Why Open Data Standards Matter for Home Performance
Utility and state program administrators have long used proprietary software and communication protocols to manage and process data collected by home performance contractors. This has typically resulted in higher costs of doing business (for programs and contractors), vendor lock-in, and less-efficient management processes, especially if the data were not standardized. It has also greatly limited the ability to track and aggregate energy savings across programs and states, because data are being collected in different formats and are not easily exchangeable. In larger programs that serve hundreds of homes per year, thousands of data points may be collected, representing a significant cost to the industry if data cannot be easily aggregated, shared, and analyzed. Without data standardization, administration tasks such as verifying, sharing, and processing data become costly and labor intensive.
Home Performance Extensible Markup Language, or HPXML, was created to make data collection and reporting more efficient and less expensive for industry stakeholders (see Figure 1). It does this through a combination of two related data standards published by BPI. Standard BPI-2200 is a data dictionary, which standardizes the names, definitions, and data formats for terms used to describe a home’s energy efficiency features, systems, and performance. Standard BPI-2100 specifies a standard extensible markup language that enables different software systems to exchange information at the click of a button. The industry uses HPXML to make data more meaningful and interoperable, and by extension, more accessible to the market actors that benefit from the use of residential building and performance data.
HPXML is an open standard because it can be freely accessed, adopted, and improved upon. Like other open standards, HPXML facilitates broad industry adoption because it eliminates one of the biggest barriers to adoption—the cost of obtaining and using the standard. Open standards give everyone access to the standard’s definitions and protocols so that use of the standard does not require interpretation or transformation, nor does it lock the customer into a particular vendor. This creates a fair, competitive market for implementations of the standard.
Another important attribute of open standards is that they are developed through an open, consensus-based process that does not allow one organization to gain a competitive advantage over its competitors. The Home Performance Coalition chairs the HPXML Working Group with oversight from the BPI Data and Modeling Standard Technical Committee. The working group consists of 60 member companies, including software developers, contractors, utilities, government, nonprofit organizations, and others that are using HPXML and are invested in its development. Any person or organization may submit a request to change or enhance HPXML. These requests go through a review and approval process established by BPI to ensure that decisions about the development of the standard is collaborative and consensus based. Because people with diverse backgrounds and goals are invited to participate in the creation and use of HPXML, the standard, like other open standards, represents the best solution for our industry.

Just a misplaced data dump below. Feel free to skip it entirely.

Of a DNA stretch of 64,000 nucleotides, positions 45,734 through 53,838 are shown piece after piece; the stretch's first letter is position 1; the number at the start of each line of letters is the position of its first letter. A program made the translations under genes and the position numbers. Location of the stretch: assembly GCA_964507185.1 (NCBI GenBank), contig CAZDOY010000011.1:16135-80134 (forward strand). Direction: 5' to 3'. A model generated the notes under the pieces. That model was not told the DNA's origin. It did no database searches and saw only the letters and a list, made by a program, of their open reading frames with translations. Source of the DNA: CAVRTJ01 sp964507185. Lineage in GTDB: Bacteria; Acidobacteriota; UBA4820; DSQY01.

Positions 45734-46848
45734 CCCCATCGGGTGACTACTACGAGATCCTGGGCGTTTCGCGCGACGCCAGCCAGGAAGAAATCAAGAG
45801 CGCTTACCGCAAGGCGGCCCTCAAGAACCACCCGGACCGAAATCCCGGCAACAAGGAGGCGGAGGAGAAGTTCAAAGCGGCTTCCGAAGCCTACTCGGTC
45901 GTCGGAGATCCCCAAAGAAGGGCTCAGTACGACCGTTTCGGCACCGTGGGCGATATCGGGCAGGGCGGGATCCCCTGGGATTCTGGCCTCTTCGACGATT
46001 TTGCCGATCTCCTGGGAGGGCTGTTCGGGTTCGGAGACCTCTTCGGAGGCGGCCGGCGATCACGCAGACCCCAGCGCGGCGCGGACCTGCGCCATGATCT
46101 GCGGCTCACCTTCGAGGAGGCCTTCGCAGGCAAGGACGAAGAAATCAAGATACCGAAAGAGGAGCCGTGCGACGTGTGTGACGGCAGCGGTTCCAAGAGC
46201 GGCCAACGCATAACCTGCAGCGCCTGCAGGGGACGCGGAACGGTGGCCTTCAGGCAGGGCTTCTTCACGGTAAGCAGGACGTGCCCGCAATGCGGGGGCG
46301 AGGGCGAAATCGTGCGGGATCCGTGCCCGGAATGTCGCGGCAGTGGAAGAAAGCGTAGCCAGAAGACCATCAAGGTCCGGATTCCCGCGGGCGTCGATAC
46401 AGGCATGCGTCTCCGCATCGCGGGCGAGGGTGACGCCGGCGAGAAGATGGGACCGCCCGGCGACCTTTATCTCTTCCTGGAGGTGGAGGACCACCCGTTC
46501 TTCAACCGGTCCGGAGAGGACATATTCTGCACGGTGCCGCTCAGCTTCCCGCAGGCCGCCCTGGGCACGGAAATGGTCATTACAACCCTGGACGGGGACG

Home energy efficiency programs that have adopted HPXML-compliant software have saved time and money by automating project review and quality assurance processes. Many have also been able to open the software market for home performance contractors. For example, one year after implementing HPXML, Arizona Public Service (APS) decreased its quality assurance administrative labor by 50%. Contractors working with APS also decreased administrative labor per project by 31% after the implementation of an HPXML software environment.
The National Renewable Energy Laboratory (NREL) has also used HPXML to increase data consistency across DOE and industry programs. The lab is currently developing an open EnergyPlus-based residential energy-modeling platform for DOE’s Home Energy Score (HEScore), Weatherization Assistant auditing software, and an energy-rating index—a project that harmonizes the calculations of HEScore and HERS (see Figure 2). This work, when completed next fall, is expected to accelerate new software applications (particularly those related to scoring and certifying energy-efficient homes), and to lower the industrywide costs of maintaining multiple simulation engines, says NREL’s Research Engineer Noel Merket.
Get more information about HPXML.
Read about the HPXML Working Group.
See a list of programs that have adopted HPXML.
Get more information on the APS program.
Read Noel Merket’s blog post on the NREL project.
Connection, transparency, and data standardization are crucial for innovation and for building markets. If we want to scale the residential energy efficiency industry, utilities, contractors, government, and other private sector actors will need to be connected to each other and to stakeholders in other industries, such as the financial and real estate markets. The market will also need to have access to high-quality, low-cost data on residential buildings, energy conservation measures, and energy performance.
The most efficient and cost-effective method for achieving these goals is to support the development and adoption of HPXML. Every time a program requires use of HPXML, transactional costs fall for organizations already using the standard. Software vendors can provide a rich set of data about an energy efficiency upgrade to program administrators using HPXML at very little additional cost, because they have already made the initial investment to follow the standard. It is crucial, however, that more organizations adopt the standard to ensure that the potential benefits of HPXML are fully realized by the residential energy efficiency industry.
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